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Tuesday, Jan 31, 2023
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Making Waves

Warnaco Group Inc.’s purchase of Ocean Pacific Apparel Inc. last year is resulting in some nasty ripple effects for Los Angeles-based swimwear maker Apparel Ventures Inc., which for seven years had a licensing deal to make OP-branded suits.


No longer. Warnaco is now making Ocean Pacific swimwear, and Apparel Ventures also lost the license to make Tommy Bahama swimsuits. Those deals ended at the same time that sales flattened at the company, said Apparel Ventures chief executive Marvin Goodman.


So Goodman and Howard Greller, the new chief merchandising officer, have been charged with dressing up the company’s assets.


The privately held business, with annual revenues of around $90 million, struck a licensing deal with Local Motion Inc., a Hawaiian brand with old-school surf roots going back to 1937. It has acquired Waterfront Design Group Co. for $20 million and will take over the license for Rampage, a teen clothing line (retailers are more interested in proven brands).


“With OP moving away, we felt that we were missing the surfwear component,” said Goodman. “The brand (Local Motion) connotes surf. We seized that opportunity.”


The loss of the OP and Tommy Bahama licenses, along with Apparel Venture’s subsequent dealmaking, has become standard procedure these days among local swimwear companies. With competition fierce and revenues leveling off, companies are being forced to poach each other’s swimsuit brands and related design expertise.


The license jockeying is also the result of consolidation both in the retail business and the feeder apparel industry. Licensing deals frequently move when companies gain new parents and there is pressure to keep a foothold in stores.


Apparel Ventures is among several local companies subject to the whims of licensing deals (although it does manufacture its own brands that include La Blanca and 2 Bamboo). Liz Claiborne Inc. just dropped its licensing relationship with Los Angeles-based Maxine Swim Group Inc., better known as Manhattan Beachwear, while Tommy Hilfiger Corp. signed up with Tustin-based Raj Manufacturing Inc. after Jantzen Inc., Hilfiger’s former licensee, was bought by Miami-based Perry Ellis International. (Last week, there were reports that Hilfiger is preparing to put itself up for sale.)


At its most basic level, sales determine whether a licensing deal goes from one company to another. A swimwear manufacturer typically pays royalties of 5 percent to 8 percent of net sales to the licensor. It also funds advertising campaigns and presents products at shows, such as the annual Miami swim show.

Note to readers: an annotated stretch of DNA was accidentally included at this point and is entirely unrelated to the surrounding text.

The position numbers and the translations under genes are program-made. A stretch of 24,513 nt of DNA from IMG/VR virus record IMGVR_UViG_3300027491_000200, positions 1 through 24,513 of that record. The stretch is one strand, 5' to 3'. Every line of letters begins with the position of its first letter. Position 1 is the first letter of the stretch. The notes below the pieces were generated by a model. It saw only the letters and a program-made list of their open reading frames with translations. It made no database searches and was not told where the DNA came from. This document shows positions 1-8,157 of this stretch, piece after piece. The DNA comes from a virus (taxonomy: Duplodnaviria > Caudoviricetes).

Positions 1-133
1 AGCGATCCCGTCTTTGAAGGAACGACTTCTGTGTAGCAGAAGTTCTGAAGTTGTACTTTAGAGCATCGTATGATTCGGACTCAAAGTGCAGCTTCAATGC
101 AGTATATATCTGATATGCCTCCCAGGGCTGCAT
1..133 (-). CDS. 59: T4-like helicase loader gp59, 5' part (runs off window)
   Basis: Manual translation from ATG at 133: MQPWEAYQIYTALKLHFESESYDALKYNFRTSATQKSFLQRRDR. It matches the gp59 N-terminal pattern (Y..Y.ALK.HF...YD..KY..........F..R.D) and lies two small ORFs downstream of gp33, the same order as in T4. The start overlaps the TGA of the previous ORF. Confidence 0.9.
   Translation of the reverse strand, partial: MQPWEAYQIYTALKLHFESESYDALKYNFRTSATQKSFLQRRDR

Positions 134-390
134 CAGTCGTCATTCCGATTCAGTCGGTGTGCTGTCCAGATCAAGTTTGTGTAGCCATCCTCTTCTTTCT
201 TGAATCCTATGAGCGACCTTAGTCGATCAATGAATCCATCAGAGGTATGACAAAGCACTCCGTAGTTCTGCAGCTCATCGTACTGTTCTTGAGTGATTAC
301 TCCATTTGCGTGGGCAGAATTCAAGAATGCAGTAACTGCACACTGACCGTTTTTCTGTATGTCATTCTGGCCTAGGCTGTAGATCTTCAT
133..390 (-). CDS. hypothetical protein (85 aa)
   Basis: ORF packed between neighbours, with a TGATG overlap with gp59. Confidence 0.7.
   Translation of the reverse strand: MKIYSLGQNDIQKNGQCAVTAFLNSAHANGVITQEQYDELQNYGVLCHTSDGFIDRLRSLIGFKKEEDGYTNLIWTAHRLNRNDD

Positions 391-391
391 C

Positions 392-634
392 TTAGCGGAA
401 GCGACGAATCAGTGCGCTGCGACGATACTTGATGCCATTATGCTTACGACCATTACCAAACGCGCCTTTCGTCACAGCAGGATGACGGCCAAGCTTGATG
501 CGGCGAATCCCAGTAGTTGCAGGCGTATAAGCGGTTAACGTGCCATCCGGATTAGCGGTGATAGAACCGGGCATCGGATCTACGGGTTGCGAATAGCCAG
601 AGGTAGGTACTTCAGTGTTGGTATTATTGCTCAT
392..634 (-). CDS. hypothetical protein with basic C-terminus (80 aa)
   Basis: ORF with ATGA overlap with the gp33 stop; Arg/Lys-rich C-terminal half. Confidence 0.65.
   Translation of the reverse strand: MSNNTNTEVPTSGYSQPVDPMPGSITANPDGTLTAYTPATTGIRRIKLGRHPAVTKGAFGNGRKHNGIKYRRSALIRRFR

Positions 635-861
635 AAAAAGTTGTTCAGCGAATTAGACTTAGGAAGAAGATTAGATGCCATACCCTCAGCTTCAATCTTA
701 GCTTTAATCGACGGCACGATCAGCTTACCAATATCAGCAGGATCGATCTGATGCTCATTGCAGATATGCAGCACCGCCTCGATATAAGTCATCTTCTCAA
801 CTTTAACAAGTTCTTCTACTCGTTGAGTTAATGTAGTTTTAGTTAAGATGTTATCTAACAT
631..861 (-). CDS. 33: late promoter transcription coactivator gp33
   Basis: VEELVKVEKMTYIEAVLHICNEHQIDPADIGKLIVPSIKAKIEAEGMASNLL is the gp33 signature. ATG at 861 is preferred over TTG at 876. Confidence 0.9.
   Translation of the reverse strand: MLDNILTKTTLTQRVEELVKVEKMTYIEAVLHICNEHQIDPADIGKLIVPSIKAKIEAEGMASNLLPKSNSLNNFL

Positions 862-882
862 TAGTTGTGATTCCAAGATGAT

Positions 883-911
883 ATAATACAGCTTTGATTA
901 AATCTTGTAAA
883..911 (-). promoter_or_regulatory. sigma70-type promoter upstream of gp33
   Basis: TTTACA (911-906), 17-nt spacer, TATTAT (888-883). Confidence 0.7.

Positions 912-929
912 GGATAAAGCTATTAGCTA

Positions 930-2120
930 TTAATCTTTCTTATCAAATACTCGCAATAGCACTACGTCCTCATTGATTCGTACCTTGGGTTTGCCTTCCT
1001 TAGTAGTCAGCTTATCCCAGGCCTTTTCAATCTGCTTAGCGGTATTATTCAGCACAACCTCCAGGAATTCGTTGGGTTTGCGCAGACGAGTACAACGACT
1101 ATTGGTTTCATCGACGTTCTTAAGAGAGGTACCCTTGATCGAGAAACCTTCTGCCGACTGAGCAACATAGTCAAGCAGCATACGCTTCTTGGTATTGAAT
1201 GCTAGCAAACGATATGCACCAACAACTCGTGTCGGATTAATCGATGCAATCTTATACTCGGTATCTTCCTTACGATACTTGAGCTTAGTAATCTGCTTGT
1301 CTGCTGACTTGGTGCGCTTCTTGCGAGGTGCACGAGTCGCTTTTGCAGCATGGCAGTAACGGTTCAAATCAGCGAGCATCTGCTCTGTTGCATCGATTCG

But licensing deals, which typically are subject to renewal after two or three years, can be complicated by other factors. A deal sometimes breaks down when companies no longer see eye-to-eye about the direction of a brand, which can involve design or distribution.


“Licenses are like marriages,” said Alex Bhathal, executive vice president of Raj. “Generally, licenses don’t change hands unless there is a failure somewhere.”



Nibbling at market share


Until the 1990s, large swimwear companies like Apparel Venture and Raj didn’t have to cut licensing deals, instead concentrating on their own brands. They left licensing to smaller companies.


But those smaller companies began nibbling away at market share. At its highest point, Goodman said Apparel Ventures’ market share exceeded 20 percent. Now, it’s around 15 percent.


Meanwhile, swimwear industry annual sales have been flat, at about $3.65 billion, according to the NPD Group.


Warnaco Swim Group, a Commerce-based division of New York-based Warnaco that manufactures Speedo and Calvin Klein suits, saw revenues tumble 1 percent in the second quarter.


For many of these companies, the recent swimwear season June and July are the most important months in the industry has been especially trying. In most of the country, the weather didn’t prod customers to buy beachwear and sales slumped.


The ongoing retail consolidation, mostly notably Federated Department Stores Inc.’s acquisition of May Department Stores Co., has been a further cause for concern.


For now, Goodman said he’s not planning to add more brands, instead concentrating on Local Motion swimsuits, which will begin to be shipped in September. “We are going to try to build that and make that the best we can,” he said. “We have probably nine, 10 labels that we are working with. At some point, the plate runneth over.”


As for the new season, Goodman says he is encouraged. “Bookings are excellent,” he said. “My feeling is very positive going into the season.”

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